There was a time when Hollywood made big pictures. Wide panoramas filled large, curved screens. Those big screens held larger than life characters driven by ambitious ideals and values.

But, as Norma Desmond declared in “Sunset Boulevard,” “It’s the pictures that got small,” for movies became smaller and less dominated by a big screen. Now, movies get cut down to fit the size of our televisions screens. But we find new hope for the big picture with “Master and Commander: The Far Side of the World.”


“Master and Commander” is a return to the big picture epic. It is the tale of HMS Surprise and her commander, “Lucky” Jack Aubrey (Russell Crowe). Aubrey is called Lucky Jack because of his mythic ability to come out on top of any situation. He is an early-19th-century version of James T. Kirk. He may be down, but he is never out, as he always seems to have the right tactical maneuver to get him out of any situation.


The movie is set against the backdrop of the Napoleonic wars. We are informed, through title cards, that Napoleon has captured Europe and only the British fleet stands between him and control of the world. We are then taken inside the workings of Aubrey’s ship, whose orders are to find a French privateer ship that is better equipped and faster than the Surprise. The French ship has the advantage of her guns, but the Surprise … has Aubrey.  


Director Peter Weir gives us details that fill the screen with a history lesson of what it was to be a part of a British warship in 1805. We see the medical practices of the day in great detail, along with the galley and crew sleeping quarters. The movie takes place over a long period of time, and in the passage of time we learn of long days of waiting and watching, and how those lonely days could lead to illogical thinking. We see how men survive land depravation and the absence of home’s creature comforts. 


Weir shows us how warfare was waged in the microcosm of two ships that embody their respective countries. Aubrey wisely points out to the men, as they prepare for battle, that the ship is England afloat. They are to fight as if they were fighting to save their homes. With today’s technology, the time period comes to powerful life, and the novels of Patrick O’Brian become a visual and audio wonder.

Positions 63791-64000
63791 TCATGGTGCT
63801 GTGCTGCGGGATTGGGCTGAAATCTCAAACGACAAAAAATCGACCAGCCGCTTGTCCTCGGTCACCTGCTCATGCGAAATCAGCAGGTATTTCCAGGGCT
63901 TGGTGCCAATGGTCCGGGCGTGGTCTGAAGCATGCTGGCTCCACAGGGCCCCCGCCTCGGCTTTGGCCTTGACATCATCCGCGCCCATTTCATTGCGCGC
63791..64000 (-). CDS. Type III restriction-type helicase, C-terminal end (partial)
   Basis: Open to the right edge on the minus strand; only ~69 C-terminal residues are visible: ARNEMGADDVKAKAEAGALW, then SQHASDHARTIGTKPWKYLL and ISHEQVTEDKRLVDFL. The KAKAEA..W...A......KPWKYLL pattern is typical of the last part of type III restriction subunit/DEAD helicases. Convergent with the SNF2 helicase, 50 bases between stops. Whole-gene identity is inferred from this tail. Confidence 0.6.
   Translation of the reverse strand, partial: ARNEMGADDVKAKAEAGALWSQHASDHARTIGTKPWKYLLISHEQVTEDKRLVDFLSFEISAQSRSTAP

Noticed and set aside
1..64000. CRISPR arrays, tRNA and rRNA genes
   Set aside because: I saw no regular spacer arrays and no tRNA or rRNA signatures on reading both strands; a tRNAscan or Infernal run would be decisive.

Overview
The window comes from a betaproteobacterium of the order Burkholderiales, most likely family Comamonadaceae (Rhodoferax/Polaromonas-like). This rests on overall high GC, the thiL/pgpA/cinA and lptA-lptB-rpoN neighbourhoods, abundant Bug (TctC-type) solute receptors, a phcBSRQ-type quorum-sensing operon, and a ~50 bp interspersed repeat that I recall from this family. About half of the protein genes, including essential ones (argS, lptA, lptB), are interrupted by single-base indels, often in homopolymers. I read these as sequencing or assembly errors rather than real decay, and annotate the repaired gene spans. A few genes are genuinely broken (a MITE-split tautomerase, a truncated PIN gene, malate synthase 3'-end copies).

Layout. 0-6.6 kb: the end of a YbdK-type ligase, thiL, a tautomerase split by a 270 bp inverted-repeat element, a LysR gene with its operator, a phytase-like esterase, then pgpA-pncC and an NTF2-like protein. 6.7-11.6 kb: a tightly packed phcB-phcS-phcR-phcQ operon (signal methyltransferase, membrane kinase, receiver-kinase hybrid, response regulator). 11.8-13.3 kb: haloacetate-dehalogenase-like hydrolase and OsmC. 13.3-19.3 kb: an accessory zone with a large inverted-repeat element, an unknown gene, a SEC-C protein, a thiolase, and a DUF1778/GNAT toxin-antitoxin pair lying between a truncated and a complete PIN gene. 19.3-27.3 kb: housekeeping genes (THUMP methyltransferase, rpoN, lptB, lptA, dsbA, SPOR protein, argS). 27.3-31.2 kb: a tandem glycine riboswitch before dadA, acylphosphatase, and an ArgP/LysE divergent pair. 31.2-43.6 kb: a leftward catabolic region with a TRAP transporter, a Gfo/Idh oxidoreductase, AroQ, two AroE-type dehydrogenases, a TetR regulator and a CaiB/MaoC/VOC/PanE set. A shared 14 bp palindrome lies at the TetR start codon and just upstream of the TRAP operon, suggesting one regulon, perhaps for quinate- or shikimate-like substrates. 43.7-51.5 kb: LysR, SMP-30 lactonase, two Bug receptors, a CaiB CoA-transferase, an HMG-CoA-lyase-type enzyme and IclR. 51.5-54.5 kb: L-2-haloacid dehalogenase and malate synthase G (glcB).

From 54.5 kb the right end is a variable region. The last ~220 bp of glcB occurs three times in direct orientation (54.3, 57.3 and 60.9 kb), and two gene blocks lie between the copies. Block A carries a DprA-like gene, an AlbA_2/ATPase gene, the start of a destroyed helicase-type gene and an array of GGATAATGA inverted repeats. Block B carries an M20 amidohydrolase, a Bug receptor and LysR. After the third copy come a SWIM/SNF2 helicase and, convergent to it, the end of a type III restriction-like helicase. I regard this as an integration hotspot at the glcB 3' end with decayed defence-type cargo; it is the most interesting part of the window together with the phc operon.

Russell Crowe plays Jack Aubrey with all the determination of a man of duty and honor. His principles are on his sleeve, and he does not apologize for doing what he thinks is right. Paul Bettany plays the ships physician, Stephan Maturin. Bettany’s performance as the man of science and conscience acts to counterbalance Aubrey’s bravado. Theirs is a relationship of unequals, in terms of rank, but equals in terms of friendship and respect. Their banter over issues each day helps us see how the ship’s system works. Maturin holds up what he thinks is right, but Aubrey always leads by making the final decision. 


The men on board are also quite diverse. We are taken into the crew’s quarters to hear their discussions, and we see the officer’s mess. Weir develops these characters and allows them to contribute to the large story unreeling before our eyes.


The movie’s ending sets up an easy sequel, but Weir has said he will not pursue one. It is a pity.  “Master and Commander: The Far Side of the World” is one of the finest films made this year, and in a long time. It will take its place alongside other great sea epics like “The Mutiny on the Bounty.”


Go and see this big picture before the next small one comes to the multiplex.


Mike Parnell is pastor of Beth Car Baptist Church in Halifax, Va.


MPAA Rating: PG-13 for intense battle sequences, related images, and brief language

Director: Peter Weir

Writers: Peter Weir and John Collee (based on novels by Patrick O’Brian)

Cast: Capt. Jack Aubrey: Russell Crowe; Dr. Stephen Maturin: Paul Bettany; Lord Blakeney: Max Pirkis; Barrett Bonden: Billy Boyd; Lt. Thomas Pullings: James D’Arcy; Mr. Hogg: Mark Lewis Jones; Marine Capt. Howard: Chris Larkin; Mr. Higgins: Richard McCabe.

Visit the movie’s official Web site.

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